Legal considerations on the Internet of things: 2015 and beyond - Part 2: Data Protection

21 January 2015

Roberto Camilli

The Article 29 Data Protection Working Party recently issued an Opinion (8/2014) in which they started to address some of the privacy related aspects of the IOT.

One of the main elements of European Data Protection law architecture is consent, which must be obtained from any individual whose data is processed so that he or she is fully informed and able to grant complete consent.

In the IOT scenario the Working Party acknowledged that it is possible for individuals not to be fully aware of the fact that some of their data is processed or shared with third parties, because data can be collected by devices which nobody would immediately acknowledge or take into account. The Working Party clearly stated that no form of widespread unregulated remote surveillance of individuals would be allowed by EU law.

The Opinion addresses three types of IOT scenarios:

1) Wearable Computing

    a. Intelligent connected objects that can be used for many different data transmission or data collection purposes.

2) Quantified Self

    a. Control and collection of data on physical exercise or other body measurements (like sleep pattern, steps taken, calories burned, heart beats and other health related data)

3) Home Automation

    a. Remote control and activation of house functions and systems

The Opinion undertakes a detailed analysis of these IOT scenarios, which  expose a lot of personal data, and proposes a long list of suggestions and recommendations for IOT stakeholders.  This can be considered as a first Data Processing guide to IOT users, device manufactures and application developers.

  • The recommendations start by indicating the need to prepare a Privacy Impact Assessment (PIA) before launching any IOT application on the market. This exercise can be done using the suggestions already provided by the Working Party on RFID applications. PIAs should then be made available to the public and to other stakeholders that want to enter the same area of business.
     
  • Raw data, which is normally not needed by most stakeholders, should be deleted immediately, possibly at the nearest point of collection. Whenever possible, raw data should be aggregated directly on the device and made accessible in a standard format.
     
  • Principles of Privacy by Design and Privacy by Default should be applied, to allow users to be in control of their data, knowing what information is collected, when it is gathered and for what purposes it is processed.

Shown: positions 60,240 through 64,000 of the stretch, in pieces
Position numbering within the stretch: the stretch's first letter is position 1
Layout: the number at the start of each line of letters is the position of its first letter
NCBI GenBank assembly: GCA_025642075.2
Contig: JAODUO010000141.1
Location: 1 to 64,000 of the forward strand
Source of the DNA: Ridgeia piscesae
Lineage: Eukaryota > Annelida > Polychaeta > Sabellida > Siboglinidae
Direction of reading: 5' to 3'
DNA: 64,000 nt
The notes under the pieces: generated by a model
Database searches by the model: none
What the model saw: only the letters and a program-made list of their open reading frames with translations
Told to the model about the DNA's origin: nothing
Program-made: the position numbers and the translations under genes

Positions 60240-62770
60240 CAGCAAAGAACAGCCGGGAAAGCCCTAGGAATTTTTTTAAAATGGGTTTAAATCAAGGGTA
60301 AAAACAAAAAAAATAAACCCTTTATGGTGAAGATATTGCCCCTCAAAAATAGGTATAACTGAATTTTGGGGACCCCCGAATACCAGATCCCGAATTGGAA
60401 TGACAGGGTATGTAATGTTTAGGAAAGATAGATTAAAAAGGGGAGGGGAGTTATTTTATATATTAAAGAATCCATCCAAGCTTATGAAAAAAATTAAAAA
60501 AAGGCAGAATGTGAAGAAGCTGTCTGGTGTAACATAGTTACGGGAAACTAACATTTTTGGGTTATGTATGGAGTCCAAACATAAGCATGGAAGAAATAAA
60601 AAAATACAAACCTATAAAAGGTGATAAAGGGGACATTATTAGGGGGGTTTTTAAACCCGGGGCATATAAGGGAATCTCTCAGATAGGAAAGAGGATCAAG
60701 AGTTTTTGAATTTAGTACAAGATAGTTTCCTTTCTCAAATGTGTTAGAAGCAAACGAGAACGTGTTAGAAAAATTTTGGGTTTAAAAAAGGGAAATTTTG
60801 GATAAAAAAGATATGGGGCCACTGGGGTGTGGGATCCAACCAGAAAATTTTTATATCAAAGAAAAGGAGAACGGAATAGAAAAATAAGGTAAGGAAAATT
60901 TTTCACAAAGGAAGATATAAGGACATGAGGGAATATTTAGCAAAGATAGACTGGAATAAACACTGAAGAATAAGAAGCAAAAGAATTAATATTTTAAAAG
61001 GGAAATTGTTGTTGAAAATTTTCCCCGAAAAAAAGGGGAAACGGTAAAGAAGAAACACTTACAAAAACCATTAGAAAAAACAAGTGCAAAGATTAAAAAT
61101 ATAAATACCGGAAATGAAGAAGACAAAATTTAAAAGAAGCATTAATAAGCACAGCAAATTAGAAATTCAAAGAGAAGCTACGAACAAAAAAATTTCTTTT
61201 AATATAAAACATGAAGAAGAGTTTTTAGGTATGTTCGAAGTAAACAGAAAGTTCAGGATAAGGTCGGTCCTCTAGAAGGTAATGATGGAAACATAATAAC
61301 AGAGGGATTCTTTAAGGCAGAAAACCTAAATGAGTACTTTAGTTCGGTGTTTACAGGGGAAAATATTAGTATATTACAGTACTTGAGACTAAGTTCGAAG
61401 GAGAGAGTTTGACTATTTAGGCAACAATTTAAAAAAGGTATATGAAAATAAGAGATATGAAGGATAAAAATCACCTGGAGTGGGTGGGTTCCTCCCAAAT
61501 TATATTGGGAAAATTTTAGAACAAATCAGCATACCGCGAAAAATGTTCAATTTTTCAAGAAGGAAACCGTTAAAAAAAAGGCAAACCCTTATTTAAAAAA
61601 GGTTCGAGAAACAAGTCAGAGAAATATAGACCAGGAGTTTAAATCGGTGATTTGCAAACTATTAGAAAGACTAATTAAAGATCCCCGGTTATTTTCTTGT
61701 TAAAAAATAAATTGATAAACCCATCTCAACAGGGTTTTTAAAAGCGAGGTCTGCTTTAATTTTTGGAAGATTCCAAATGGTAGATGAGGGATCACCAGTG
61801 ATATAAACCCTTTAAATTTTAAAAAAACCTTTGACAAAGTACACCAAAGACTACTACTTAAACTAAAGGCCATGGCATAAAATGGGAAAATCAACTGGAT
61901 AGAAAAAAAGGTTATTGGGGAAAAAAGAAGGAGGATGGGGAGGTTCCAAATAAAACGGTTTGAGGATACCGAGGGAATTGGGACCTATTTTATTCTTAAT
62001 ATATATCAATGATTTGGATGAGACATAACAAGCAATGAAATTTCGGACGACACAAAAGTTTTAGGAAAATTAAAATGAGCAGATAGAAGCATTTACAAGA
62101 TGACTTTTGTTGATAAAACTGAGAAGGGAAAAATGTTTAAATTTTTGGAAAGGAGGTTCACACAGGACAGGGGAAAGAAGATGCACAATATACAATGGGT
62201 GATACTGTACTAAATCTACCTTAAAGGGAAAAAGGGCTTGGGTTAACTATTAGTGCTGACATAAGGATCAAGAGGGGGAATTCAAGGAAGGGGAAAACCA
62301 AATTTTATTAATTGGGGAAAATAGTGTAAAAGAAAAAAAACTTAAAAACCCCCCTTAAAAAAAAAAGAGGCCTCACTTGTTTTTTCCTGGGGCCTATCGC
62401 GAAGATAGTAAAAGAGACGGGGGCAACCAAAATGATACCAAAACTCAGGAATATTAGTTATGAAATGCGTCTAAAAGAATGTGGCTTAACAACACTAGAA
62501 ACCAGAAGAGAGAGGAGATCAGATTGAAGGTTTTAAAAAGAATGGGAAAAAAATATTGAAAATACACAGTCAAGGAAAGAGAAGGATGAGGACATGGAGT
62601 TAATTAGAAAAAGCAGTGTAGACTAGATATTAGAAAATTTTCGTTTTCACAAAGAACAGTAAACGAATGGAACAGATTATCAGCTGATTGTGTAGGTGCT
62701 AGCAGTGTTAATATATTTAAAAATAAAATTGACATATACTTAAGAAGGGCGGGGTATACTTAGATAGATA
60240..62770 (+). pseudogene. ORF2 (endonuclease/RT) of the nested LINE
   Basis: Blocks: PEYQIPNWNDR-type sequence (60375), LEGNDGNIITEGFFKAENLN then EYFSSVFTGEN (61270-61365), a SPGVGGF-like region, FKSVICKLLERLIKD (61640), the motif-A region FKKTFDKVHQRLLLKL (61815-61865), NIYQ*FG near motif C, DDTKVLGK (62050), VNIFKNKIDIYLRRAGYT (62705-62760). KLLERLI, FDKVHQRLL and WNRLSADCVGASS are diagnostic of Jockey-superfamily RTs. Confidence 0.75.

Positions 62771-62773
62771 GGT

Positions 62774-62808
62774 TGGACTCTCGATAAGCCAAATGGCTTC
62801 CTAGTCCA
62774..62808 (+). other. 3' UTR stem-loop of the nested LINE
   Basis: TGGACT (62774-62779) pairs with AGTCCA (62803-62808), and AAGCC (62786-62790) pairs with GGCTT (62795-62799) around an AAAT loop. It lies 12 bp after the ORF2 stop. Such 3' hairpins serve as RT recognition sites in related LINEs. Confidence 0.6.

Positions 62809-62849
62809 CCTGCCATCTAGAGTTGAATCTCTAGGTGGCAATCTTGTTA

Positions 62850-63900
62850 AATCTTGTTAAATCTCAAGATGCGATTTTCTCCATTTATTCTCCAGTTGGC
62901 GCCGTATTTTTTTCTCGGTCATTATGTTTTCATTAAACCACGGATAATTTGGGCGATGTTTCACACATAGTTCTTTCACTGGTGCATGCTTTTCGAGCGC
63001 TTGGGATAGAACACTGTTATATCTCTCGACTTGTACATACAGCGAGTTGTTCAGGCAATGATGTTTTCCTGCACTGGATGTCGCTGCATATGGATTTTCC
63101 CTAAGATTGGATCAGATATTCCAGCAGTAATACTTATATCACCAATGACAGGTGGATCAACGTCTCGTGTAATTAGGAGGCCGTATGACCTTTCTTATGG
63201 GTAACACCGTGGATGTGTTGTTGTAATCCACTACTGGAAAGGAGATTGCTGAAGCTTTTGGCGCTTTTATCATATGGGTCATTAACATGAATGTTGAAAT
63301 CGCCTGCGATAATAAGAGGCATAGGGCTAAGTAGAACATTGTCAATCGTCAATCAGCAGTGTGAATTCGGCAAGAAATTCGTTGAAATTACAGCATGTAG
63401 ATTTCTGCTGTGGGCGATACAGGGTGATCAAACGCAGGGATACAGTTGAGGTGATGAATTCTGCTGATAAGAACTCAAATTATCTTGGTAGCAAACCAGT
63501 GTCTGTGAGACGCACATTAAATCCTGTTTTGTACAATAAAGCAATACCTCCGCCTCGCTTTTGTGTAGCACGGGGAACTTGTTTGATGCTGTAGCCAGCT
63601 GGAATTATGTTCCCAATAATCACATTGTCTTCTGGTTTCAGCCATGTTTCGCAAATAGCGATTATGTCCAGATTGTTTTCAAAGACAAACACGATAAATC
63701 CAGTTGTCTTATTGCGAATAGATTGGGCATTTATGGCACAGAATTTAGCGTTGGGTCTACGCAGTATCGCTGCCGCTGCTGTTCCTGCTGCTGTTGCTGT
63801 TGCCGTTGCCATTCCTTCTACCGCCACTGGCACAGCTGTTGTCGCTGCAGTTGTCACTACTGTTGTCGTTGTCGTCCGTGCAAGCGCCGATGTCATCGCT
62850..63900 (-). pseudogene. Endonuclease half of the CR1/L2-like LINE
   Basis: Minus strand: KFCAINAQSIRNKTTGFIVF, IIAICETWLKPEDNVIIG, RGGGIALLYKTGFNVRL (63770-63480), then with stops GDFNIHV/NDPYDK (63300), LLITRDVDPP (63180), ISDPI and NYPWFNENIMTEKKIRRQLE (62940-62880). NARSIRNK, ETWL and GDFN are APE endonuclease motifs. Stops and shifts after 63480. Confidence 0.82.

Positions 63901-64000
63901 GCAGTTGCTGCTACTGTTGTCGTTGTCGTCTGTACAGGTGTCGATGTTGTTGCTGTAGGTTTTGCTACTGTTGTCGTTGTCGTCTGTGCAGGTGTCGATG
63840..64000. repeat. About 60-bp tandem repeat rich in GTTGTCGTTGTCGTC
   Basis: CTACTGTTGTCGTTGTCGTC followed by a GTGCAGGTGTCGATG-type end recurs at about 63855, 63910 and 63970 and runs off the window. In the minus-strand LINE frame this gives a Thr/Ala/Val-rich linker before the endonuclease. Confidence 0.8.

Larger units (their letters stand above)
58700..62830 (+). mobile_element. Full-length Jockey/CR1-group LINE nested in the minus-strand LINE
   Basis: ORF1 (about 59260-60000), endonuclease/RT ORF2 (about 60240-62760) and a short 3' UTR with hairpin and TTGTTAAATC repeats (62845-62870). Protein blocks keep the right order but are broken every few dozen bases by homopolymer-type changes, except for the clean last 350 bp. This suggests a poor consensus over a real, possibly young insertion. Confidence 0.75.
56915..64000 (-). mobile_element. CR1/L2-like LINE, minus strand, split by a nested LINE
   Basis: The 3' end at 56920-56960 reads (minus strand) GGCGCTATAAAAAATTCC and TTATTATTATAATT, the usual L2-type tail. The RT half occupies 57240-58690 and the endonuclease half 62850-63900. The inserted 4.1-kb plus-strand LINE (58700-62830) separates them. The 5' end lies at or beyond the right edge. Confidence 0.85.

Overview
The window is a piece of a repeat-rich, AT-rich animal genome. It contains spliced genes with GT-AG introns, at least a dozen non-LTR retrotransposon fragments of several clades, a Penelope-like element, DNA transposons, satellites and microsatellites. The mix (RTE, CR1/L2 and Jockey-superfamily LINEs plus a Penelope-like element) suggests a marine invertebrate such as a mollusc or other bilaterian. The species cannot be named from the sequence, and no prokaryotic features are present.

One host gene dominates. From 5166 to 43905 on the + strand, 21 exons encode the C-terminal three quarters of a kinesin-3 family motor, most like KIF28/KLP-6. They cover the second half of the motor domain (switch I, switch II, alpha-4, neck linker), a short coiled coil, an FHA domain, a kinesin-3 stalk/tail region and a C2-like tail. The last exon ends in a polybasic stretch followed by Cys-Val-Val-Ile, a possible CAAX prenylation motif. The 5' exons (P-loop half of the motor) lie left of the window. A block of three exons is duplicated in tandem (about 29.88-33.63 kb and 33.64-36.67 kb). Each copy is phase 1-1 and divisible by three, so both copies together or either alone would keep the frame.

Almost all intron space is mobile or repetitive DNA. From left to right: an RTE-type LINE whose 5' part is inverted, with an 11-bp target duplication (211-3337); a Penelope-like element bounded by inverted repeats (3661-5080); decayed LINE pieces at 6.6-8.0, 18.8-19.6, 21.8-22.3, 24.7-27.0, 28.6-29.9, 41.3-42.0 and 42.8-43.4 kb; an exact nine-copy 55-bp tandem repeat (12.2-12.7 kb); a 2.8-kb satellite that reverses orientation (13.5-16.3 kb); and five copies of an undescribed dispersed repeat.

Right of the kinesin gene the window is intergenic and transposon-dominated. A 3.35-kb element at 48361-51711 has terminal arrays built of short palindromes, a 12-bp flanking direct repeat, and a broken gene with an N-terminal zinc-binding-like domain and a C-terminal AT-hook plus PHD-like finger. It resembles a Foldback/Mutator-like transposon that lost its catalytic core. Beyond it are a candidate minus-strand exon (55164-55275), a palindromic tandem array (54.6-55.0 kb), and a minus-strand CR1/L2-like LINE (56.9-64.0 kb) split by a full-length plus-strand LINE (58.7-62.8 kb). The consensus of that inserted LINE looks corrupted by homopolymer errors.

• This information should be transferred to the users in a simple and clear way, using the physical interface of the device itself or its capability to send data wirelessly.
     
  • Device manufacturers should always be able to inform users about which data is collected and how it is interconnected with other data, and should be able to inform the entire chain of data processors of the choices made by users, including the decision to withdraw consent and stop data processing, access data and analyse content and features, allowing in any case data portability.
     
  • Quick data processing options buttons should be enabled, similar to those used to disable wireless or accessibility functions on smartphones, something like a “do not collect” option.
     
  • Location functions should be made anonymous as much as possible and constant location identification of users should not be allowed.
     
  • Vulnerabilities and other accidents which could risk data dissemination or unwanted access to data should be made known to users and all other stakeholders involved, and security by design processes should be applied, using cryptography where possible.
     
  • IOT devices that could be shared by different users (such as rented homes) or used by many individuals (public devices) should allow access through separate non-shareable user profiles.
    • Standards and common data processing methodologies should be encouraged, so that awareness and ease of use would prevail and become generally used by the public.
     
  • Data minimisation principles should be applied so that aggregated data is used instead of more personal raw data.
     
  • Devices and applications should regularly inform users of the fact that sensors are recording data, especially when this is done in the background without the direct involvement of user.
     
  • Sensors and IOT data should be available for control or editing before being disseminated to the public on social media, and these types of data should by default not be accessible by the general public or indexed by search engines.
     
  • No degradation or limitation of services should be allowed if data processing consent is denied or reduced, and no economic penalisation is permitted in such cases.
     
  • Irrespective of contractual relationship with the IOT device manufacturer or enabler, any person whose data is used and processed by the devices should be made aware of this fact and be granted the right to deny use of their data.

 

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